Welcome back to the Bike Breaks pro rider corner!

This time round, we have the lovely Nikki Brammeier share some words on training in the heat and how to manage it.

Nikki is a highly accomplished British professional cyclist and juggles her talents between the road and Cyclo-Cross. She currently rides for the world’s number one ranked female cycling team, Boels-Dolmans and has played a huge part in many of the team’s victories over the past few seasons.

Nikki has an impressive string of National titles across many disciplines, including the track and MTB, as well as her Cross-Road results since she began racing at a high level in 2000. Stand out achievements include her World Cup Cyclo-Cross victory in Namur, 2015 and her selection for the Rio Olympic Games road race in 2016.

Nikki has been based in Girona for many seasons in favour of the excellent training grounds and year-round, cycling-great weather. Following a very warm few months and an especially hot summer,  we thought we would check in with Nikki to see how she manages to keep her training up and handle the heat.

Thanks Nikki and all the best for the remainder of the road season and cross kicking off soon!


British cyclo-cross national championships 2016



I really struggle with training in the heat. Ever since moving out to Girona, it has become a bit of a personal battle of mine. Maybe that’s one of the reasons I love Cyclo Cross so much :-). I really have to pay attention and make a bit more of an effort with a few things when the temperatures start to go up. It takes me no less than 3 weeks to fully adapt to any kind of high temperatures, usually anything above 25-30 degrees. I’ve had a fair few episodes of heat exhaustion, sometimes resulting in me vomiting or fainting if it gets really bad. A few of the measures I try to take to keep cool are ;

  • Go out early – When it gets super hot I always take advantage of the lower temperatures early in the morning. This can really make a huge difference.  It’s of course often annoying to wake up early and be out on the bike so early but it really makes a huge difference to me. I usually try to do all my intervals in the first couple of hours when the temps are low – that leaves me with only a few more hours of general riding in the furnace to get through.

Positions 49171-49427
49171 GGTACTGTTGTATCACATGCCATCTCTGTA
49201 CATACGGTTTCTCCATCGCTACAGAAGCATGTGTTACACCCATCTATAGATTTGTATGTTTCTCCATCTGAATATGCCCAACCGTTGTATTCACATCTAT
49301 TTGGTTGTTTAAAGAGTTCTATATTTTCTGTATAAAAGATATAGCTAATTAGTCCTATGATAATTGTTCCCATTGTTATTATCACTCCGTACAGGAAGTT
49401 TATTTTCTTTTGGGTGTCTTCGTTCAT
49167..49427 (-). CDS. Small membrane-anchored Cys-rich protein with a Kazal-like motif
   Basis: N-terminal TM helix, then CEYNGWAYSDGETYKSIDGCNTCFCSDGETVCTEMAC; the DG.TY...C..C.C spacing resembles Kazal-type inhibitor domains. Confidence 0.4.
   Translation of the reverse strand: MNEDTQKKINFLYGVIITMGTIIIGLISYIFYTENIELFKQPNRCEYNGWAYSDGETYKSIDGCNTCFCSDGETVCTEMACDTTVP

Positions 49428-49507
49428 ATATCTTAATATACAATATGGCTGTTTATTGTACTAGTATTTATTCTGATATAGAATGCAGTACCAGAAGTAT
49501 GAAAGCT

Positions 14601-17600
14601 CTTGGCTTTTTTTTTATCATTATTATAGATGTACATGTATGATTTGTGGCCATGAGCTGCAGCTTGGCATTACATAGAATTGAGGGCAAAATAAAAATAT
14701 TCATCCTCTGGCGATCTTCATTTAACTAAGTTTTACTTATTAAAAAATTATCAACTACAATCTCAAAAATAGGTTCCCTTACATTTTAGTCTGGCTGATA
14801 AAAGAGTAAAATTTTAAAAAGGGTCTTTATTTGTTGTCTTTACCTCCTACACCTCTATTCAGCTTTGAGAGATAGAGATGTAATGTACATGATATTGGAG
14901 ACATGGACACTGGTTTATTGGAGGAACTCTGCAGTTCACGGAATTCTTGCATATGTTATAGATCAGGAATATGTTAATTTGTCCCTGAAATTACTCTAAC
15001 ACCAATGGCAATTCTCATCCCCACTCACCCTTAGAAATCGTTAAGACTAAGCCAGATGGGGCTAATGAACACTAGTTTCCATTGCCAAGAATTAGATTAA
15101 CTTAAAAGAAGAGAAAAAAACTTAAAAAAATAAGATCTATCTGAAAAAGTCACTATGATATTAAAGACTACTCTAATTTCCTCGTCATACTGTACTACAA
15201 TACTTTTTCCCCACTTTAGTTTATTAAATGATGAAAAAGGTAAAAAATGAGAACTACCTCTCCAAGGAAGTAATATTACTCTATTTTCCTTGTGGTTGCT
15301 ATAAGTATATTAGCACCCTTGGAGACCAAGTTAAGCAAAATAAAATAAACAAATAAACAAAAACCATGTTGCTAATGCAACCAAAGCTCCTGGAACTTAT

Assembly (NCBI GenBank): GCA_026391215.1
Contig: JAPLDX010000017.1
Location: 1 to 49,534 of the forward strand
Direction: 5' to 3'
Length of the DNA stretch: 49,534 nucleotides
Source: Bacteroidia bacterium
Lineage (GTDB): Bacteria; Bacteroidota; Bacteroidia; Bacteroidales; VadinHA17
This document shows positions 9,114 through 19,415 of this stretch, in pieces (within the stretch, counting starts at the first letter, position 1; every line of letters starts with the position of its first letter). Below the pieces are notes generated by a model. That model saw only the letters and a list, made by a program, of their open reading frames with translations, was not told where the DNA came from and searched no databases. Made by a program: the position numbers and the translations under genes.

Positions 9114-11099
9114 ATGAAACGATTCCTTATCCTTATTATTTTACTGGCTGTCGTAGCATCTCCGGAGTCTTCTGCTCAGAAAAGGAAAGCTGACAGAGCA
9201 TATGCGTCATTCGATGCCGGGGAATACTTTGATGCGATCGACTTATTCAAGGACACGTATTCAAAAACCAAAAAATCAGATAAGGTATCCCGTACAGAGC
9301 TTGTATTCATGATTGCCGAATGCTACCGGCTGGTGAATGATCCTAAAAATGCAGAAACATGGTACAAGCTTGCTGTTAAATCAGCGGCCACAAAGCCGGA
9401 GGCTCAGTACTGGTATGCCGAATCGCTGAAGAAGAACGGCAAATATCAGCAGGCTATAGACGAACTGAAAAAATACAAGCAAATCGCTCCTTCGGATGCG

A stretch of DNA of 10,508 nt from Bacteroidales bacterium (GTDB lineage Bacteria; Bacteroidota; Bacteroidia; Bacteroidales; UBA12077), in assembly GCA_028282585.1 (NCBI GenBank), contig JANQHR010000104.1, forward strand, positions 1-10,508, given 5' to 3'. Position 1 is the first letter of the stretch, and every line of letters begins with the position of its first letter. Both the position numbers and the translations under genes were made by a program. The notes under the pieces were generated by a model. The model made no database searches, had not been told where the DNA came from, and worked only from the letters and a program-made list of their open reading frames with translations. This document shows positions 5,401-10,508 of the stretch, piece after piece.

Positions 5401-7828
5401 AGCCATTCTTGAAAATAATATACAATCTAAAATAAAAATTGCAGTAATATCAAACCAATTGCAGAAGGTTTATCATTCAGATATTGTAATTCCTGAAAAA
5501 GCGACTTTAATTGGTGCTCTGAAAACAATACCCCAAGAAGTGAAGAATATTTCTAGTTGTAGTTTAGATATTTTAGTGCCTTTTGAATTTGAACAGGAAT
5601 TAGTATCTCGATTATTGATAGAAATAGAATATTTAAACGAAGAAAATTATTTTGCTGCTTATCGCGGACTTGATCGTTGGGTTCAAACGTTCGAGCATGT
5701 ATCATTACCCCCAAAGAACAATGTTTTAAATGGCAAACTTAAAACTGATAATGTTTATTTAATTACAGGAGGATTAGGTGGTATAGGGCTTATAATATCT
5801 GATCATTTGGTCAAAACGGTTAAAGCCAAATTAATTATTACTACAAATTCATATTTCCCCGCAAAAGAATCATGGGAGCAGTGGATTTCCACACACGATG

• Stay hydrated. This might sound obvious enough but it really needs emphasizing. I try to drink at least a litre of water before riding and a litre every hour on the bike. I generally drink water with some kind of salt/electrolyte solution. I tend to stick a few sachets of something with a high salt concentration in my pockets and add it to water when I’m training. I’m always stopping at water fountains and petrol stations to fill up.


  • Freeze your bottles. This is again something quite easy to do but it makes a difference having that extra cold drink to guzzle down in the first hour of riding. Just make up your bottles the night before and pop them in the freezer. Easy.


  • Adapting training intensity– When it’s super hot and I have intervals, I tend to train at 10% lower watts. When it’s that hot, your effort always becomes harder so to balance it out, taking that little bit off your numbers can really make a difference and help you deal with the training load better. We generally get a better adaption from our training in high temperatures,  something similar to that at altitude so don’t be scared to drop your watts a little bit.



Nikki x


Bike Breaks





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